Another great way to load up is to get someone else to do it for you. Get your son, daughter, or even a neighbour to help you. This at least cuts half the struggle out and gets you to the water with fewer problems. 

That solves the struggle of loading and unloading your kayak on to the roof but what about getting it down to the bank and into the water? 

An absolute essential item in my opinion is a kayak trolly. These collapsible wheels strap to the rear of your kayak and allow you to pull it down to the water rather than carry it. They also allow you to load your kit onto the kayak before getting to the water, meaning less hassle, less strain, and fewer trips back and forth to the car.

Combining these ideas will make the boring part of kayaking much easier for you so you can spend all your time enjoying the water.

Safety & Efficiency: Aspects to Consider When Kayaking as an Elderly Person

There are several safety aspects to think about when kayaking. Kayaking is only as safe as you make it and providing you have the right kit, make the correct preparations, and are responsible, you shouldn't put yourself in danger.

Everyone should think about safety while kayaking, but as an elderly person, this is more important as the risk of an accident could be increased. You also want to make life as easy as possible for yourself and reduce the risk of over straining or injury. 

In this section, we won't be going into the obvious stuff such as always wearing a floatation aid, instead we'll be giving you some essential tips that'll make your kayaking ventures safer, easier, and more enjoyable.  

1. Pack Light

Packing light makes life a lot easier when you get down to the water and back. Having a lightweight kayak and lightweight kayaking gear will put a lot less strain on you. A kayak of 40lb or less will be ideal for an older paddler.

This will save your back when loading, unloading, and getting your kayak in the water, but it'll also make your paddle more enjoyable. Having a lightweight setup allows you to make more stops along the bank as pulling your kayak up onto land is a whole lot easier.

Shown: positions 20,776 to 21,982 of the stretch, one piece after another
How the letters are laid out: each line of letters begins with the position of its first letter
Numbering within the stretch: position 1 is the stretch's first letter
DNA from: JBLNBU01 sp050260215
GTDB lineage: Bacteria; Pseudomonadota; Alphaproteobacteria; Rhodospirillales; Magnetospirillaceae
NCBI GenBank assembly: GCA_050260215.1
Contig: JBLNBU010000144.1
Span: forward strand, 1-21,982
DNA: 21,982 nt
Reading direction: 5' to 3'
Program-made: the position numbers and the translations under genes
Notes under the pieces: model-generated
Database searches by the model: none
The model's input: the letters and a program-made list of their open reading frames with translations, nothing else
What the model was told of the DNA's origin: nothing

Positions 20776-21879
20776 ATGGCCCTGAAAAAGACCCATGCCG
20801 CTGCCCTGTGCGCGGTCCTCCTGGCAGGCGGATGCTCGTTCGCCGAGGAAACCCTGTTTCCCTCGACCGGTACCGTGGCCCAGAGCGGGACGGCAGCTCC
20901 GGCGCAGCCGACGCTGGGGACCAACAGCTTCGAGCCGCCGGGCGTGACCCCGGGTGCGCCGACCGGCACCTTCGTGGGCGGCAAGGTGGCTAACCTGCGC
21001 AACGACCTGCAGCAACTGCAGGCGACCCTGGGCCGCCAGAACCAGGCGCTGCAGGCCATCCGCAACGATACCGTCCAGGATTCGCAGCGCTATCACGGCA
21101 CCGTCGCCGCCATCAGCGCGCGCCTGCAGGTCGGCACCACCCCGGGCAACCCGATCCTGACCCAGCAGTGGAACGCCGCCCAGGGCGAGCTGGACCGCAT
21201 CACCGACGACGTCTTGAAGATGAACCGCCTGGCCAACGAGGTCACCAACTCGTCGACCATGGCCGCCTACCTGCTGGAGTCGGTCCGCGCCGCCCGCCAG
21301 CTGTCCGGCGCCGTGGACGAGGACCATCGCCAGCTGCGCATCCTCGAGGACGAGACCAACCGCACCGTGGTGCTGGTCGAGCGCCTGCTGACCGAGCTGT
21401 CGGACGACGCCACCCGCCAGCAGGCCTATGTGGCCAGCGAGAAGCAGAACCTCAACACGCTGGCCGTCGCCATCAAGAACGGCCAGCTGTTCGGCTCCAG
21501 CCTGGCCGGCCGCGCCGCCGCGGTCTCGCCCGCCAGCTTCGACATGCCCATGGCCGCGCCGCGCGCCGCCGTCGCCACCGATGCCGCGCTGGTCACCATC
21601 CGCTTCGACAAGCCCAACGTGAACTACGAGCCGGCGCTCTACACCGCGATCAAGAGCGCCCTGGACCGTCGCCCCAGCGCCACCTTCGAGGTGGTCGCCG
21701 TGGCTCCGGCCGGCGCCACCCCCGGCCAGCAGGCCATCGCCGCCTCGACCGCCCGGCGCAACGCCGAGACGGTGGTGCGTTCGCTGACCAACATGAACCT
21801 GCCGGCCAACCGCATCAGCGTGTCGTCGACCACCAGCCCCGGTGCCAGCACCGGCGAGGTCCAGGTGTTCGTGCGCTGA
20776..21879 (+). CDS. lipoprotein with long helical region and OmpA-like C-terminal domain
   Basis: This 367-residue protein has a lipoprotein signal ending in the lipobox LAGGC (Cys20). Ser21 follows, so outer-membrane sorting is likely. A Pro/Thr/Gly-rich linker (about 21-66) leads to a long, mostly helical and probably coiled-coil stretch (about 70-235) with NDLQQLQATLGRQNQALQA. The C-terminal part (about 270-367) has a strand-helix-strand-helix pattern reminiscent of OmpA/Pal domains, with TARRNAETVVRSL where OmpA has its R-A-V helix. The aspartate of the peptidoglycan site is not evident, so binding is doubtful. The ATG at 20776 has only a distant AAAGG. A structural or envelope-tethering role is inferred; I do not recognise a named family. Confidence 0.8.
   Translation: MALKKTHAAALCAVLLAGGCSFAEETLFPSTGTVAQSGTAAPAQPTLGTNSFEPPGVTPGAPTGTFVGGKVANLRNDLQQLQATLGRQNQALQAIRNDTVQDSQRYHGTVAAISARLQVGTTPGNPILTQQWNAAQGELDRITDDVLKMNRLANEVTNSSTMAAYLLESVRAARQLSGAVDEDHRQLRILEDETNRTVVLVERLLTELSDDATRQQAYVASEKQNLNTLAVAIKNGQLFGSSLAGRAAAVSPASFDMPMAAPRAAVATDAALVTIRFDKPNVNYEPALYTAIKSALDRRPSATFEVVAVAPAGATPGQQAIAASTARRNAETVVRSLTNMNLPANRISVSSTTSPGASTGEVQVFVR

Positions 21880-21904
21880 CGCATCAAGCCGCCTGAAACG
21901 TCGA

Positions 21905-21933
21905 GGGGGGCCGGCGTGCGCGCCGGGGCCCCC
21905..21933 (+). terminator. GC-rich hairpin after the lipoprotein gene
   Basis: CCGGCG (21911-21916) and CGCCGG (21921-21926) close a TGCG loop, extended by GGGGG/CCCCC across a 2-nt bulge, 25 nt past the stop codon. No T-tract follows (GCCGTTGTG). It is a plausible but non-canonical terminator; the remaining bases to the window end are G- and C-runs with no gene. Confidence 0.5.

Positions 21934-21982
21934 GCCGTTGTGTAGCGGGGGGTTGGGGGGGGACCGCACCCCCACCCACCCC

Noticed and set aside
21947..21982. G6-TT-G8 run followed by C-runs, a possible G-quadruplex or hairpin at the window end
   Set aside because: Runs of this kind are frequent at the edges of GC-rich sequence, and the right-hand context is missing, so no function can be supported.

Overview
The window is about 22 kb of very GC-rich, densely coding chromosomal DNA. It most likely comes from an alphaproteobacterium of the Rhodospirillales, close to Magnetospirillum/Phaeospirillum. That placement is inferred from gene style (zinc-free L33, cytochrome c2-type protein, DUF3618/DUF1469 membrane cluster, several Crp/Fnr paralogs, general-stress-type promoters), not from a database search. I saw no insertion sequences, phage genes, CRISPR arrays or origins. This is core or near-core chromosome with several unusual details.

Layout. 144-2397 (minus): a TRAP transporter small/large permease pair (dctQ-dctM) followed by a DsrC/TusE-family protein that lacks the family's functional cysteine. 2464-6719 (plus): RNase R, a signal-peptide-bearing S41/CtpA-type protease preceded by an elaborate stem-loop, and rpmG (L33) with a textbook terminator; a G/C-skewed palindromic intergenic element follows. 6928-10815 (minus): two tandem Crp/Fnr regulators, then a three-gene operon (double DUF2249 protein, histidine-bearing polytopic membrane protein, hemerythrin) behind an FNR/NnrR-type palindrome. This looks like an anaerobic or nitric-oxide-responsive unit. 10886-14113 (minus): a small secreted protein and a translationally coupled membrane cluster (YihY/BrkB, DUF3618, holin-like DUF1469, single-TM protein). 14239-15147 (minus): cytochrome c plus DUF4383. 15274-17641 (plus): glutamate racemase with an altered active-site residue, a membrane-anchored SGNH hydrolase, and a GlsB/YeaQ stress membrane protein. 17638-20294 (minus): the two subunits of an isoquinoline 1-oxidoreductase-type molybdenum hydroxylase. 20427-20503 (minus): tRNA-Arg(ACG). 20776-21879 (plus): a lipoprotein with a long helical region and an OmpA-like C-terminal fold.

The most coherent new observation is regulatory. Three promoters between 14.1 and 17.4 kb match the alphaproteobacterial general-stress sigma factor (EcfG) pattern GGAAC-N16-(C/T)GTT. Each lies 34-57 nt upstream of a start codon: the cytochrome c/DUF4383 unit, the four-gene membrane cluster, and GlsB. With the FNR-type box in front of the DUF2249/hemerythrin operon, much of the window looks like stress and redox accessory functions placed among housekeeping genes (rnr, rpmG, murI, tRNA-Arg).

2. Get Yourself a Good Paddle

A good paddle will make your life a whole lot easier out on the water. A lightweight paddle with a good swing weight and a blade that's longer and narrower will be easier to use and more efficient. 

The right paddle (such as the Greenland paddle) will cut through the water easily and put less strain on you and your body. Look for something that's efficient with a good swing weight and you'll be able to paddle further for longer without feeling exhausted.

3. Make Loading & Unloading as Easy as Possible

We've mentioned this, but for ease we'll put it here also. Make loading and unloading as easy as possible for yourself. This is the most strenuous part of kayaking and the part where you're most likely to strain and injure yourself. 

A good roof rack, trailer, or a helping hand will make this easier. Also don't forget about a kayak trolly, these will help you get your kayak and kit to the bank easier.

4. Stretch Out Before & After Your Paddle

Stretching out before kayaking is important for people of all ages but especially important for older paddlers. Stretching beforehand will help reduce the chances of pulling a muscle during your session. Stretching afterwards will shorten your recovery times and keep you in good shape for your next trip out on the water. 

Stretching before you load up your kayak is also a good idea. Try to make a habit of stretching before you load, get to the water, and when you get back. This will ensure you stay in good health and can get out on your kayak as frequently as possible. 

5. Make Sure to Notify People When You're Out on the Water

This is an extremely important safety tip for anyone that wants to go kayaking alone. Make sure to notify a friend or family member when you're heading out on the water. 

Tell them the time you're going, where you're going, and what time you'll be back. This will allow them to notify search and rescue if you don't get back to land as expected. Of course, make sure to give your contact person a ring as soon as you're back on shore and let them know if you'll be delayed.